Queen Victoria eBook

This eBook from the Gutenberg Project consists of approximately 262 pages of information about Queen Victoria.
Bronte’s comment as the royal carriage and six flashed by her, making her wait on the pavement for a moment, and interrupting the train of her reflections.  Victoria was in high spirits, and even succeeded in instilling a little cheerfulness into her uncle’s sombre Court.  King Leopold, indeed, was perfectly contented.  His dearest hopes had been fulfilled; all his ambitions were satisfied; and for the rest of his life he had only to enjoy, in undisturbed decorum, his throne, his respectability, the table of precedence, and the punctual discharge of his irksome duties.  But unfortunately the felicity of those who surrounded him was less complete.  His Court, it was murmured, was as gloomy as a conventicle, and the most dismal of all the sufferers was his wife.  “Pas de plaisanteries, madame!” he had exclaimed to the unfortunate successor of the Princess Charlotte, when, in the early days of their marriage, she had attempted a feeble joke.  Did she not understand that the consort of a constitutional sovereign must not be frivolous?  She understood, at last, only too well; and when the startled walls of the state apartments re-echoed to the chattering and the laughter of Victoria, the poor lady found that she had almost forgotten how to smile.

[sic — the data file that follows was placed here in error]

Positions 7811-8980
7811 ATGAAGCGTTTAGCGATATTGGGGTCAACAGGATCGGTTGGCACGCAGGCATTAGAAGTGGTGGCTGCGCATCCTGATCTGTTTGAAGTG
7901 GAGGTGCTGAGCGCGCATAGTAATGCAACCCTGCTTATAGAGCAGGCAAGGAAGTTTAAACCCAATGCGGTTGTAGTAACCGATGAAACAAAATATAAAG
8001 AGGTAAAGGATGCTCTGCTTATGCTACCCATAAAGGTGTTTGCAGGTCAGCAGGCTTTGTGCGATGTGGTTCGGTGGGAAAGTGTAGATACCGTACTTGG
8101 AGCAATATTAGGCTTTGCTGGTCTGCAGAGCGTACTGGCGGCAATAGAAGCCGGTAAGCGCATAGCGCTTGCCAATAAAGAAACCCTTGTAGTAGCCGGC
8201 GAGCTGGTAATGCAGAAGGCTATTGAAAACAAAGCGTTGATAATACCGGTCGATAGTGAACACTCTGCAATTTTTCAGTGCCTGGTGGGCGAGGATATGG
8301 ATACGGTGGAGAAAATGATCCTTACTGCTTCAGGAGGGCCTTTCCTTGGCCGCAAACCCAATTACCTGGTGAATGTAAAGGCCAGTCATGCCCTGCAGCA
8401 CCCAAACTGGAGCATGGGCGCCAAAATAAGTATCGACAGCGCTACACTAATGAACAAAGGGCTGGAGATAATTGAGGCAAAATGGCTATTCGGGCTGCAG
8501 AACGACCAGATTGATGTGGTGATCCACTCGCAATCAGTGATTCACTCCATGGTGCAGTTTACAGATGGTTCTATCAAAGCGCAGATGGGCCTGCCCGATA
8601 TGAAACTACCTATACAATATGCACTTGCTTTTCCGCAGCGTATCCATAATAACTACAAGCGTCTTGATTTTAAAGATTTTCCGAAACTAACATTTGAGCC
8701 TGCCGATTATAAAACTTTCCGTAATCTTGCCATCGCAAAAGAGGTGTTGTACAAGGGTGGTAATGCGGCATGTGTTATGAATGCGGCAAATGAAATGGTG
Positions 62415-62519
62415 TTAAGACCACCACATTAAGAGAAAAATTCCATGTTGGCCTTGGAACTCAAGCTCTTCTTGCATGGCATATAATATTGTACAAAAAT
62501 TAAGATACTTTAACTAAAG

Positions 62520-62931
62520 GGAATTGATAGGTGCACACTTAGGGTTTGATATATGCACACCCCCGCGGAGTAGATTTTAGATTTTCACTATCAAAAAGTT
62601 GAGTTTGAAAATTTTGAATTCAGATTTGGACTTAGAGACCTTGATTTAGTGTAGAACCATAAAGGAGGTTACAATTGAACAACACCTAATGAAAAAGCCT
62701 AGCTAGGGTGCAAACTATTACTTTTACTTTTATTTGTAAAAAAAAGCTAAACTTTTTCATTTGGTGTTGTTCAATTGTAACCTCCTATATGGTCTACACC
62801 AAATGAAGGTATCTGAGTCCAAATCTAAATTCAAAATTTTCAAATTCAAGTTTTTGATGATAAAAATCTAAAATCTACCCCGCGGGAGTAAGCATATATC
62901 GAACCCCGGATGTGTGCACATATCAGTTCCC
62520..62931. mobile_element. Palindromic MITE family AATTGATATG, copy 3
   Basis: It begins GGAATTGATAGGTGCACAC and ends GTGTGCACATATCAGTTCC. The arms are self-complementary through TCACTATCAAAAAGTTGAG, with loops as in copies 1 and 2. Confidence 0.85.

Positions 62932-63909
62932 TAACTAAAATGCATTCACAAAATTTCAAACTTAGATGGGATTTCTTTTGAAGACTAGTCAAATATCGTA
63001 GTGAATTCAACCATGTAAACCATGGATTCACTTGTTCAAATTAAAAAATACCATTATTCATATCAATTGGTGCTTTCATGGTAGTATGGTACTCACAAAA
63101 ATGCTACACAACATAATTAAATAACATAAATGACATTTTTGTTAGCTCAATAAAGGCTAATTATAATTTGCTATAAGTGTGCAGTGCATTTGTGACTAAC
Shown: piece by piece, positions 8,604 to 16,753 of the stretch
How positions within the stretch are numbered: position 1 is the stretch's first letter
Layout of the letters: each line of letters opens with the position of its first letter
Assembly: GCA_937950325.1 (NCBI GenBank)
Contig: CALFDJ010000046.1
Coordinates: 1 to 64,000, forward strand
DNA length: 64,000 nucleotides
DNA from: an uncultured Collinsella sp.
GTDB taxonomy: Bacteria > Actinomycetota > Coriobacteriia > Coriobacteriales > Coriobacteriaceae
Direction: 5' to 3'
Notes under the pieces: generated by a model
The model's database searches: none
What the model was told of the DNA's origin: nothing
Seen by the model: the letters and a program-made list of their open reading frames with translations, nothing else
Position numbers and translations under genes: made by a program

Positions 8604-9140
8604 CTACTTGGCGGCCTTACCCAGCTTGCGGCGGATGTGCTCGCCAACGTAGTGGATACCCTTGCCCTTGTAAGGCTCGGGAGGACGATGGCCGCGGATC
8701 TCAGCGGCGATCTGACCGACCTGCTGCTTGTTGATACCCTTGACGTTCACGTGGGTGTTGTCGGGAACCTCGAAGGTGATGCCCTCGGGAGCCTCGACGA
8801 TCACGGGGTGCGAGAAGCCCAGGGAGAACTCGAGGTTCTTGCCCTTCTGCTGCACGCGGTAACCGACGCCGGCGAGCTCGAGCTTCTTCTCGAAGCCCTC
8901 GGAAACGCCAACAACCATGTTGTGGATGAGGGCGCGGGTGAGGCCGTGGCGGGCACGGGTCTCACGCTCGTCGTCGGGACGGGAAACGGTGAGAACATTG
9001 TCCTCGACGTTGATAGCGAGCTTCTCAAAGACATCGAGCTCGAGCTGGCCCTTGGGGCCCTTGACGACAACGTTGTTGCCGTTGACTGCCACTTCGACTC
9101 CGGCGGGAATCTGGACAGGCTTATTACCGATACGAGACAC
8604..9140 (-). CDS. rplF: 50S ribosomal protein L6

Another year, Germany was visited, and Albert displayed the beauties of his home.  When Victoria crossed the frontier, she was much excited—­and she was astonished as well.  “To hear the people speak German,” she noted in her diary, “and to see the German soldiers, etc., seemed to me so singular.”  Having recovered from this slight shock, she found the country charming.  She was feted everywhere, crowds of the surrounding royalties swooped down to welcome her, and the prettiest groups of peasant children, dressed in their best clothes, presented her with bunches of flowers.  The principality of Coburg, with its romantic scenery and its well-behaved inhabitants, particularly delighted her; and when she woke up one morning to find herself in “dear Rosenau, my Albert’s birthplace,” it was “like a beautiful dream.”  On her return home, she expatiated, in a letter to King Leopold, upon the pleasures of the trip, dwelling especially upon the intensity of her affection for Albert’s native land.  “I have a feeling,” she said, “for our dear little Germany, which I cannot describe.  I felt it at Rosenau so much.  It is a something which touches me, and which goes to my heart, and makes me inclined to cry.  I never felt at any other place that sort of pensive pleasure and peace which I felt there.  I fear I almost like it too much.”

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Queen Victoria from Project Gutenberg. Public domain.
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